Bario Neal x Linder NYC: A Colorful Collaboration

By Constance on November 16, 2015 at 6:51 pm

bario neal x linder

Introducing the Bario Neal x Linder NYC Men’s Jewelry Collaboration

Let’s face it, really great man-gifts are hard to find.

Good thing that just in time for the holiday season, the Bario Neal x Linder NYC Jewelry collaboration launches today. This high-concept line, “Mortar” re-imagines men’s jewelry, drawing inspiration from the Linder NYC look, while maintaining the design and craftsmanship of a Bario Neal piece.

Linder NYC is comprised of designers Kirk and Sam, who renovated their Thompson Street store themselves, creating a beautifully minimal and intimate space that frames both the brands they carry and their own line.

When the collection’s main designer, Anna Bario, first sat down with Kirk and Sam of Linder, they talked a lot about “pieces that felt powerful without just being big, and about incorporating color into men’s jewelry, which is pretty uncommon.”
This ethos: a synergy of masculinity + femininity, and innovative use of materials, creates a wholly new picture of men’s jewelry. Earthy and rough-hewn, yet sleek and modern, it can go in any direction, so tomboys and gamine-girls, don’t be shy to drop a piece or two into your current menswear-inspired looks.

How did the Bario Neal x Linder teams get from concept to a final product? Here’s a little visual narrative into how a vision becomes reality:


“I really liked the shapes, and wanted to play up the sort of soft angularity of these weirder forms, sort of like a membrane”   – Anna Bario



linder bario neal inspiration

Membrane Shapes provided the initial inspiration for an enameled ring’s first sketch, later changed to cement.


linder cement colors

Cement color samples arranged in the studio

The unisex collaboration fuses metal and cement, an innovative pairing we introduced with our recent I.O Ring design.

“I also wanted to use the cement instead of enamel because the material itself is rather soft in color & texture. I liked the rough materiality of it.” –Anna Bario


bario neal x linder in the studio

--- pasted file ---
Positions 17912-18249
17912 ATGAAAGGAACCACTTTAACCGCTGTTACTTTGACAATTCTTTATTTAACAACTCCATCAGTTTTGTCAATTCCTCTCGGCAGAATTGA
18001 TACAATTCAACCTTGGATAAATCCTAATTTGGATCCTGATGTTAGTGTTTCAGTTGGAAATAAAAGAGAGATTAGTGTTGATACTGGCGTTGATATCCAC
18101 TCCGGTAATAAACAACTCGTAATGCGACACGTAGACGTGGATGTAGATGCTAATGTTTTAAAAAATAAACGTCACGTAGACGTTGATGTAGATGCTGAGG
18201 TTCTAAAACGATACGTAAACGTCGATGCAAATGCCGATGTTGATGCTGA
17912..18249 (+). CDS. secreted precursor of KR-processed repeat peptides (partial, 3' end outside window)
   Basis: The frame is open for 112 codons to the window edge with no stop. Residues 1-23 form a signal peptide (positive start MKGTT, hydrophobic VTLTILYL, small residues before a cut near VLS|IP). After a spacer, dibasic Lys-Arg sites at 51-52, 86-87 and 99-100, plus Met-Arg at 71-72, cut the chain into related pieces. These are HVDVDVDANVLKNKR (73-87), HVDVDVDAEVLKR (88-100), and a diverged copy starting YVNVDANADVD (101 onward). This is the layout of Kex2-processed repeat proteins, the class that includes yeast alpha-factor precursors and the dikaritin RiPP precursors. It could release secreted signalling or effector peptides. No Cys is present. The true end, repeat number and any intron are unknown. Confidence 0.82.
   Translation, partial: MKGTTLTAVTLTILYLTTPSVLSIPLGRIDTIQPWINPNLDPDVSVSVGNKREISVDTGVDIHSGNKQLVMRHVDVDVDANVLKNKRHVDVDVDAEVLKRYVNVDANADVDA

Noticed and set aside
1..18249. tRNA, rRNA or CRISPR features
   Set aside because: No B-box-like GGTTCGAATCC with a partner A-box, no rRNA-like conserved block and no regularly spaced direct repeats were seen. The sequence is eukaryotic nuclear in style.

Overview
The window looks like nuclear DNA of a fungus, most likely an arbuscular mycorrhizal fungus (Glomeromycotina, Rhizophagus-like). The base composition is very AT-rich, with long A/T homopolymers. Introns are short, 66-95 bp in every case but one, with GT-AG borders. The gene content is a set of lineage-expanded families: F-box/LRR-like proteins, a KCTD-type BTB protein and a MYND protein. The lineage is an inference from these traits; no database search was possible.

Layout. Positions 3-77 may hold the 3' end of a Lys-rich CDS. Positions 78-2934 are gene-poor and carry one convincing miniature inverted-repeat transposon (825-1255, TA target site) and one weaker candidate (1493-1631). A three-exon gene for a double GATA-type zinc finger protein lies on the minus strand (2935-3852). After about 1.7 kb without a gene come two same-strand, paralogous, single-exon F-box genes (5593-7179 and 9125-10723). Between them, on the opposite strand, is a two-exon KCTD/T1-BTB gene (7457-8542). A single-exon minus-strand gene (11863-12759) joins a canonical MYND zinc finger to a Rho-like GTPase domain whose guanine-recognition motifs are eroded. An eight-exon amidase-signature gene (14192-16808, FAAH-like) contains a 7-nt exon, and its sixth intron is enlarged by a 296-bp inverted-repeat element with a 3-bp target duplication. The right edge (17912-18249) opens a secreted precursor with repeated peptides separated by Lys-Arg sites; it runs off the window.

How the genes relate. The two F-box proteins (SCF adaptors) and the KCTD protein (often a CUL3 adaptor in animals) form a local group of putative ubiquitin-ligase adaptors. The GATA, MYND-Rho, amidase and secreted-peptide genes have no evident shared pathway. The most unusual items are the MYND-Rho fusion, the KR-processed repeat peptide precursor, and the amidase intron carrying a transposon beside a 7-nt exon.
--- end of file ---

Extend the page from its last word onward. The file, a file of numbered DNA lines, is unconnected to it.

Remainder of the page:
Early prototypes go through a rigorous quality control check before moving into production.



linder bario neal ring wax

A newly carved wax version of the finalized Mortar ring is ready to be sent to casting.



rings cement process

The polished and cast rings above undergoing the cementing process, one of the last steps.


Want to see the final results? Discover the finished Mortar Ring + the rest of the Bario Neal x Linder NYC Collection here.  You can also shop our entire line of Men’s Jewelry.

Former Tiffany’s CEO Thinks Gold Isn’t Worth Cost to The Environment

By Constance on November 10, 2015 at 3:00 pm

Eleni Kalorkoti gold illustration

Eleni Kalorkoti/NYTimes

When Gold Isn’t Worth The Price, a recent New York Times OpEd, written by the former CEO of Tiffany starts in the pristine wilderness of Bristol Bay for a good reason. An off-contested swatch of Alaskan wilderness, prized by fisherman and sought after by mining and oil-companies alike, Bristol Bay is again a hot topic as House Republicans, backed by special interests, criticize the EPA’s decision to uphold an order of protection. Simply put, he states that as it stands, gold isn’t worth the impact it has on the environment. The second half of Kowalski’s piece gives a great summary of the overall strategy of what needs to be done in the industry, which coincides with the goals of the upcoming Jewelry Industry Summit. Read more about our involvement in the summit committee and stay tuned to detailed articles once it is underway about how we can make gold mining reduce it’s negative environmental impact.

“No amount of corporate profit or share price value could justify our participation, however indirectly, in the degradation of such indescribable beauty (…) The threat to Bristol Bay exemplifies a far larger issue: the enormous human and environmental cost of irresponsible mining.” –MICHAEL J. KOWALSKI

Learn more about how to protect the Bristol Bay from the proposed Pebble Mine.

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Sourcing Spotlight: New Traceable Baguette Diamonds

By Alyssa on November 3, 2015 at 2:49 pm


ethical baguette diamonds demi baguette ring

Introducing our new Demi-baguette Diamond Band